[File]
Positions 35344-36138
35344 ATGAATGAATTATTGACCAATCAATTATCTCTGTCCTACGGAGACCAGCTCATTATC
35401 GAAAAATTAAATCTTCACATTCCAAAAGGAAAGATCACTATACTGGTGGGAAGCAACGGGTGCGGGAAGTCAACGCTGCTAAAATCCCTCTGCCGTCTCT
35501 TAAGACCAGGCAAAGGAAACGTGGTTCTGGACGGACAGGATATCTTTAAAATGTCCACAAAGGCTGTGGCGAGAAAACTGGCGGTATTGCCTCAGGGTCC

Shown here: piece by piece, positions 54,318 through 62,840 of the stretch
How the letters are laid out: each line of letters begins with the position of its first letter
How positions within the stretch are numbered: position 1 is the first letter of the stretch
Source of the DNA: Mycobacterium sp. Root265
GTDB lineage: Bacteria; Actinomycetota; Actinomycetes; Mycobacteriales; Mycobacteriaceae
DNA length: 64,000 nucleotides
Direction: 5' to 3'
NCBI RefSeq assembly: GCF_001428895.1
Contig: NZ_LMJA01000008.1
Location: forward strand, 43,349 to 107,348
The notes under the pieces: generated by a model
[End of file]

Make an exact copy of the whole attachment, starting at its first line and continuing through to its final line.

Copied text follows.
Positions 35344-36138
35344 ATGAATGAATTATTGACCAATCAATTATCTCTGTCCTACGGAGACCAGCTCATTATC
35401 GAAAAATTAAATCTTCACATTCCAAAAGGAAAGATCACTATACTGGTGGGAAGCAACGGGTGCGGGAAGTCAACGCTGCTAAAATCCCTCTGCCGTCTCT
35501 TAAGACCAGGCAAAGGAAACGTGGTTCTGGACGGACAGGATATCTTTAAAATGTCCACAAAGGCTGTGGCGAGAAAACTGGCGGTATTGCCTCAGGGTCC

Shown here: piece by piece, positions 54,318 through 62,840 of the stretch
How the letters are laid out: each line of letters begins with the position of its first letter
How positions within the stretch are numbered: position 1 is the first letter of the stretch
Source of the DNA: Mycobacterium sp. Root265
GTDB lineage: Bacteria; Actinomycetota; Actinomycetes; Mycobacteriales; Mycobacteriaceae
DNA length: 64,000 nucleotides
Direction: 5' to 3'
NCBI RefSeq assembly: GCF_001428895.1
Contig: NZ_LMJA01000008.1
Location: forward strand, 43,349 to 107,348
The notes under the pieces: generated by a model